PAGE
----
People will be more willing to make moral judgments of the Carbon Majors when they lose money, and there are increasing reasons to doubt whether Carbon Majors are good places to invest either equity or debt. The business plans of the Carbon Majors are incompatible with a stable climate and with the Paris Agreement. Fossil fuel divestment has been growing rapidly, more rapidly than any previous divestment campaign. More than 1100 institutional investors, including giant pension plans and entire countries such as Ireland, have pledged to divest from fossil fuels. Lenders such as the world’s largest international public lending institution, the European Investment Bank, are halting fossil fuel loans. Dozens of countries have pledged to reduce fossil fuel subsidies. 

In the stock market, the energy sector halved from 25% of the S&P 500 in 1980 to 12% in 2009; in 2019, it fell below 5%. This fall, Exxon lost its prized place in the top 10 of the S&P 500, for the first time since the index was created. Soon after, Moody’s downgraded Exxon’s outlook to negative, citing large negative cash flow, debt-fueled expansion, low commodity prices, and “rising litigation risk …related to climate change.” Mercer predicts that investing in sustainability will provide much higher returns in coming decades than today’s standard “Growth” portfolio.

For these and other reasons, I expect public opinion to increasingly welcome the idea of making the Carbon Majors pay. And as that appetite grows, lawyers are developing options to offer. Part 2 of this article will explore some of those options.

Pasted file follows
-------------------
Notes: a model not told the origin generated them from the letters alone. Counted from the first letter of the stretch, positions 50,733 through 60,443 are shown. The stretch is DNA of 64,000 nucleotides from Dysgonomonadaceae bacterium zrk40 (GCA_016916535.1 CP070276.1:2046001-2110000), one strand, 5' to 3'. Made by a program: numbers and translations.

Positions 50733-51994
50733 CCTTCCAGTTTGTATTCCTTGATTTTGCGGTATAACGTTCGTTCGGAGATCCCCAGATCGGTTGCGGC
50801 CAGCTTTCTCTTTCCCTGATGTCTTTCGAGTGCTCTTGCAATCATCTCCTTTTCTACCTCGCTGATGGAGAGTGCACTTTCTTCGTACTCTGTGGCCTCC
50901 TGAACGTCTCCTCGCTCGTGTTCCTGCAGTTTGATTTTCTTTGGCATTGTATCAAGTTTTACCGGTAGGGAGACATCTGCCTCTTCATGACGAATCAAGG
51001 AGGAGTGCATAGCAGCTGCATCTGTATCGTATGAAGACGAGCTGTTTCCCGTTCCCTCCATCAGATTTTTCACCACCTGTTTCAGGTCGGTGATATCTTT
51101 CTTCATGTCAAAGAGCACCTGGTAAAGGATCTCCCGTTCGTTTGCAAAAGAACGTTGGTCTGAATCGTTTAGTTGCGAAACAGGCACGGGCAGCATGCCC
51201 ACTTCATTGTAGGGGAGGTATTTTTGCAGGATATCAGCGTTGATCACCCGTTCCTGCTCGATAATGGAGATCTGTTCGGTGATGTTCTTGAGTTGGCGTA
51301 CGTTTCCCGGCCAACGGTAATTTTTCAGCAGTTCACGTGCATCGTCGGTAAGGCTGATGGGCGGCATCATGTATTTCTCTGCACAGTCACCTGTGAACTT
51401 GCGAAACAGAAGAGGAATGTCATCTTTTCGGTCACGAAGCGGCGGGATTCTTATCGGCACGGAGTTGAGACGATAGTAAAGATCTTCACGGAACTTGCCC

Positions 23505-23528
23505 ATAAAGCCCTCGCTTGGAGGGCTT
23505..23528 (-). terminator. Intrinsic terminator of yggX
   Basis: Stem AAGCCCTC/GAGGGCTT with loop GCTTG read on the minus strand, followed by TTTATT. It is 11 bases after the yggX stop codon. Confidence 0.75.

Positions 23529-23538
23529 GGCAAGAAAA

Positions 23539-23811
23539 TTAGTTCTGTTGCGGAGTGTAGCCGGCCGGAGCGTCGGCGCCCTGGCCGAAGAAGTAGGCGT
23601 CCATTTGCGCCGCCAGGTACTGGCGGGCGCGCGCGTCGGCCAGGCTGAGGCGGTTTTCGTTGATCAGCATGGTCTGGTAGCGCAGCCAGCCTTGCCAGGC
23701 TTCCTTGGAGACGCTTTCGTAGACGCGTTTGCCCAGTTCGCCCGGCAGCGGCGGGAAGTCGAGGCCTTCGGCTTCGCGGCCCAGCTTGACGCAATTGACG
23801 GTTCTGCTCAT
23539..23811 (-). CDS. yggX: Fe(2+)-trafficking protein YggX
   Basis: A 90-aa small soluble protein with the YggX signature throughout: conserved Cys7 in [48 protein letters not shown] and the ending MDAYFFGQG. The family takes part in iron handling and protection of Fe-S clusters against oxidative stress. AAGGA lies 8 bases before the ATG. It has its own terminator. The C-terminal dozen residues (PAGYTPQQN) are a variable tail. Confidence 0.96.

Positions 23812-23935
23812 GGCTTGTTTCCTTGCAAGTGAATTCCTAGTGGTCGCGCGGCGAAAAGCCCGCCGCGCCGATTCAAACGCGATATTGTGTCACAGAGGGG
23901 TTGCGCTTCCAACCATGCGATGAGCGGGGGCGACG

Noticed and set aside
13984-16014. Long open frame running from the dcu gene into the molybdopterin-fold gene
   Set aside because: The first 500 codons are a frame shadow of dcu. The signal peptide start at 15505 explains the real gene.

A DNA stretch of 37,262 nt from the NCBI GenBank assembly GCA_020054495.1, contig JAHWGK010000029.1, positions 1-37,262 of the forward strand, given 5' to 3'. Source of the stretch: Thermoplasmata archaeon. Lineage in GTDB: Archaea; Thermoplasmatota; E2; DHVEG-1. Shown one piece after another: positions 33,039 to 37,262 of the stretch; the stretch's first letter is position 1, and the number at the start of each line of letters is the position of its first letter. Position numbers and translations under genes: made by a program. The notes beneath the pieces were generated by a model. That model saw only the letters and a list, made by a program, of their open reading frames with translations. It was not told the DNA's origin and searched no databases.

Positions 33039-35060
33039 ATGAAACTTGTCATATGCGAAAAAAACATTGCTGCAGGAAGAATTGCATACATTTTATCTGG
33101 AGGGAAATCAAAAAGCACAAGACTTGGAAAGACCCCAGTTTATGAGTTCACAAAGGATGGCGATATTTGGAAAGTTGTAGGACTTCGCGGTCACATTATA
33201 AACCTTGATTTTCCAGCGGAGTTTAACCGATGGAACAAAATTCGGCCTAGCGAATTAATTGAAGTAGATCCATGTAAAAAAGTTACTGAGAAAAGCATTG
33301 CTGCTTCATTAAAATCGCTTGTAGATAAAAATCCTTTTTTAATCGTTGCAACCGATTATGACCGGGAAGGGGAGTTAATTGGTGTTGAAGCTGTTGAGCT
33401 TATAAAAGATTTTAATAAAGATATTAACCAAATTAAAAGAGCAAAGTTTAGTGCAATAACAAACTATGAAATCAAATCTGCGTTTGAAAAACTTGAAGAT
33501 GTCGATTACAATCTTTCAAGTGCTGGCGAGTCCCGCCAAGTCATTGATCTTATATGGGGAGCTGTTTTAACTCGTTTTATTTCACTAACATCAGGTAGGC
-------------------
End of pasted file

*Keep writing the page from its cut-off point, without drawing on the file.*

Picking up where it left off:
Dianne Saxe

Thursday, December 12, 2019

Categories
Climate

Court tobacco decision may set precedent for cases against fossil fuel companies

Extreme weather events, made more likely by the climate crisis, are costing Canada’s insurance companies heavily. Severe weather cost insurers $1.9 billion in 2018. But that’s not the only reason insurers should worry about global heating.

In February 2019, Canada’s Office of the Superintendent of Financial Institutions (OSFI) warned insurers that climate liability — the risk of being sued for climate damage — must also be “top of mind.” The OSFI is an independent regulator, supervising 400 financial institutions and 1,200 pension plans. 

Within weeks, the OSFI had more reasons for its warning, when a powerful court decision against Canada’s tobacco companies provided another precedent for holding climate polluters liable. 

Like “Big Tobacco,” the carbon majors — roughly 100 fossil fuel producers — have long known that their products cause climate change, but actively misled the public about it

Québec’s powerful court decision

In March 2019, the Québec Court of Appeal denounced just such conduct when it ordered tobacco companies to pay $15 billion in compensation and punitive damages (decision available in French only). This single decision made Canada’s tobacco companies — including Imperial Tobacco and Rothmans, Benson & Hedges — insolvent. Within two weeks, they were in bankruptcy protection.

Both the trial court and the Court of Appeal ruled that tobacco companies had conspired to sell their products without informing consumers of the deadly consequences of smoking, instead they cast doubt on accurate information about health risks. Despite knowing the risks, the companies “wilfully and knowingly denied those risks and trivialized the evidence showing the dangers associated with their products,” the court ruled.